Most of us are lucky.......we won't ever have to use an artificial limb. But for?
SV: man fitting artificial arm to patient.
CU: patient, Bert Stankey.
SV: Artificial arm being plugged in (2 shots)
CUs: operation on Stankey's stomach, with connector being moved into place (3 shots)
SV ZOOM IN CU: electrical monitors
SV: hand undergoing tests.
CU AND SV: Dr. Richard Stein speaking in English while testing arm. (2 shots)
SV INTERIOR: of artificial hand.
SV: Stankey shows how arm works.
SV: Stankey speaking in English, as he shows how the arm works. (3 shots)
SV: hand working
SV: Dr Stein speaking in English
SVs: Stankey using hand to help assemble a chair (4 shots)
BLACKSTONE: "Thousand of amputees use various kinds of artificial limbs that actually work, but Bert Stankey is probably the only man in the world, who literally plugs his artificial arm directly into his body. Electrical impulses from his brain make his hand open and close, his wrist turn.
Last October in the first operation of its kind Surgeon Lyall Davis attached fine wires to four muscles deep in Stankey's stomach. The wires pick up electrical signals from the muscles, and carry them to a connector. The connector is implanted right into Stankey's arm. A week after the operation Stankey is plugged into test equipment to measure the strength of the electrical signals in his arm. The testing is done by Dr Richard Stein, the leader of the University of Alberta team that gave Stankey his new hand.
STEIN: "O.K. Bert I want you to try to activate each of these muscles in your stomach, doing essentially what you used to do when you had a hand out there some years ago."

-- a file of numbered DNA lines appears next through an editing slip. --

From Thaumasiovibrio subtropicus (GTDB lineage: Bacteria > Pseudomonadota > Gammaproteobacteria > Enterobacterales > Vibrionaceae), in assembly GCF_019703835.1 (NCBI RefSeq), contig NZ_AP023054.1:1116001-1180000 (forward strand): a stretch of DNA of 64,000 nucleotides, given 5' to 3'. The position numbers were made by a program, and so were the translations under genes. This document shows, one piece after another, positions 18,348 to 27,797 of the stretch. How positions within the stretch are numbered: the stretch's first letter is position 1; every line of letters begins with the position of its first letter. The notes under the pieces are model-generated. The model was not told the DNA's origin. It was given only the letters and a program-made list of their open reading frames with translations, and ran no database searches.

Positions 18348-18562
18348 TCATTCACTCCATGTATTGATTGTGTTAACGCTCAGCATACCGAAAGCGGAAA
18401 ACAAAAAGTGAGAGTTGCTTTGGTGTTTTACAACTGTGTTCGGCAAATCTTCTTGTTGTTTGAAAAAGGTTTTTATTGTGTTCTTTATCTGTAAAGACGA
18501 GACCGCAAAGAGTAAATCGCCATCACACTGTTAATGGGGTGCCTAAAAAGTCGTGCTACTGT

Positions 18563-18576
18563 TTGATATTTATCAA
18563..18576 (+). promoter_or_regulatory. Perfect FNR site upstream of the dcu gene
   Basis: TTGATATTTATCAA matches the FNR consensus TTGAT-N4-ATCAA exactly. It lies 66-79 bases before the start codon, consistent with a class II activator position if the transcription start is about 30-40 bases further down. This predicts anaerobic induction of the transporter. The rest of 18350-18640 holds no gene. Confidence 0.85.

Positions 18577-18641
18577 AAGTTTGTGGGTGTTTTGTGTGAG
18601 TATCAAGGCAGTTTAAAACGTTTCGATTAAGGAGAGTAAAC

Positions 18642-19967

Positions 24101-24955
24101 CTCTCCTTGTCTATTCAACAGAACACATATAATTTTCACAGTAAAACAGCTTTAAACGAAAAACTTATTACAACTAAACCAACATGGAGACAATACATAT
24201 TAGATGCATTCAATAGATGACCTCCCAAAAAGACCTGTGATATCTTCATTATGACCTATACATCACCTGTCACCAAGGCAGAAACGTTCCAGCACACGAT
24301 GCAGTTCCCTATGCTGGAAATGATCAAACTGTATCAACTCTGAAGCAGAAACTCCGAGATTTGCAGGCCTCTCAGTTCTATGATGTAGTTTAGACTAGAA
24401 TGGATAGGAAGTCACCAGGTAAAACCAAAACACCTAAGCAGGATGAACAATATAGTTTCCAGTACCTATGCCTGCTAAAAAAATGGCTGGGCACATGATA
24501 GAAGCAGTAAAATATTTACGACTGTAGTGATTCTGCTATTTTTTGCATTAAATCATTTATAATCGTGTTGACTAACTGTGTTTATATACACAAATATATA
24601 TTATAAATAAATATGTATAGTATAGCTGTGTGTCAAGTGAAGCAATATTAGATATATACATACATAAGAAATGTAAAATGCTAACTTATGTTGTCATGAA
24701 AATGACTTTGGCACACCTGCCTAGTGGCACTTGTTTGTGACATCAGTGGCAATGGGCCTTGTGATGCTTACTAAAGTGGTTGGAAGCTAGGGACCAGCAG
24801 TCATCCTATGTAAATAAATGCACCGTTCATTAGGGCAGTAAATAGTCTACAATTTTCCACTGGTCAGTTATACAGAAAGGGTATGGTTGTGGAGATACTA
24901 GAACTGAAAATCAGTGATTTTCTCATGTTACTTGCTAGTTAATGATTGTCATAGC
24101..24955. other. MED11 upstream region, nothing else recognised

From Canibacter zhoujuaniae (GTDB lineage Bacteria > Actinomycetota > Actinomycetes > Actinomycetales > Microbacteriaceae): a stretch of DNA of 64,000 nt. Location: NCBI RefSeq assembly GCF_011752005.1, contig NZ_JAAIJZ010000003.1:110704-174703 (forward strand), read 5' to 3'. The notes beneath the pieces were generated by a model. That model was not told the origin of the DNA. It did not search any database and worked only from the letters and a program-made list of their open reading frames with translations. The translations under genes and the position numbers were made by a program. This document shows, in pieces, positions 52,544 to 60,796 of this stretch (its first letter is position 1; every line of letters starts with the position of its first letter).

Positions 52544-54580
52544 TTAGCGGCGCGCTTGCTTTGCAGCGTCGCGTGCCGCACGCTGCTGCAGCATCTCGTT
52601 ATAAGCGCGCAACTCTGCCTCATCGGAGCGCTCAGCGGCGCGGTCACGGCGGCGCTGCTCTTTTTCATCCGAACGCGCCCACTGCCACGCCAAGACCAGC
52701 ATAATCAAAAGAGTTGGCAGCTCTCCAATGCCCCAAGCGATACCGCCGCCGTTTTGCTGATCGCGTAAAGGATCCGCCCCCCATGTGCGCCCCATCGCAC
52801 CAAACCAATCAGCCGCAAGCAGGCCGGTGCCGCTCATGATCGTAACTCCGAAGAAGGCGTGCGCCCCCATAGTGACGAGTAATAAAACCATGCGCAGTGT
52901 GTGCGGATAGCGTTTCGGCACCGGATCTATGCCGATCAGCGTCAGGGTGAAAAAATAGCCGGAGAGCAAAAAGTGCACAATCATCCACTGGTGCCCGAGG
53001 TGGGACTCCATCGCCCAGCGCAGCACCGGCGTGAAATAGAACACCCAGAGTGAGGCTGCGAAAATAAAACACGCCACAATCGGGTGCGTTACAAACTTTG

BLACKSTONE: "In the artificial hand, the signals have to be amplified and passed to battery powered motors, which move the wrists and fingers. Now Stankey has been using his hand for almost two months. Already it seems a part of him."
STANKEY: "I can open the hand. A can turn the wrist at the same time. I can close the hand, and turn the wrist. It's just a matter of thinking. In fact, I can do something you can't do, I can turn this wrist completely about it. You see it can go around, it goes the other way. It's just a matter of...."
STEIN: "It's exactly what you're doing. If you want to turn your wrist, you think about it, and that's exactly what I'm doing. I'm thinking about it and my muscles is what's activating it."
BLACKSTONE: "The technology is still very much in the experimental stage, but Dr. Stein sees some great possibilities."
STEIN: "In a severely disabled person say with an arm off close to the shoulder you could, maybe you could turn an elbow, a wrist a hand, really have something functional."
BLACKSTONE: "The next step for Stein and his colleagues is to give Bert Stankey some sense of feeling in his artificial hand. Wires are already attached to a major nerve inside his arm. With some additions his hand should be able to send signals back to that nerve. The signals would let Stankey know for example just how tightly he was gripping something. And his new hand would come even closer to replacing the one lost in war 34 years ago. John Blackstone CBC News Edmonton."
REPORTER: JOHN BLACKSTONE
Script is copyright Reuters Limited. All rights reserved
Background: Most of us are lucky.......we won't ever have to use an artificial limb. But for those people, who do need one there's been a dramatic breakthrough by a team of doctors at the University of Alberta in Canada. They have developed an artificial hand, which moves by taking commands directly from the brain. John Blackstone of the Canadian Broadcasting Corporation reports.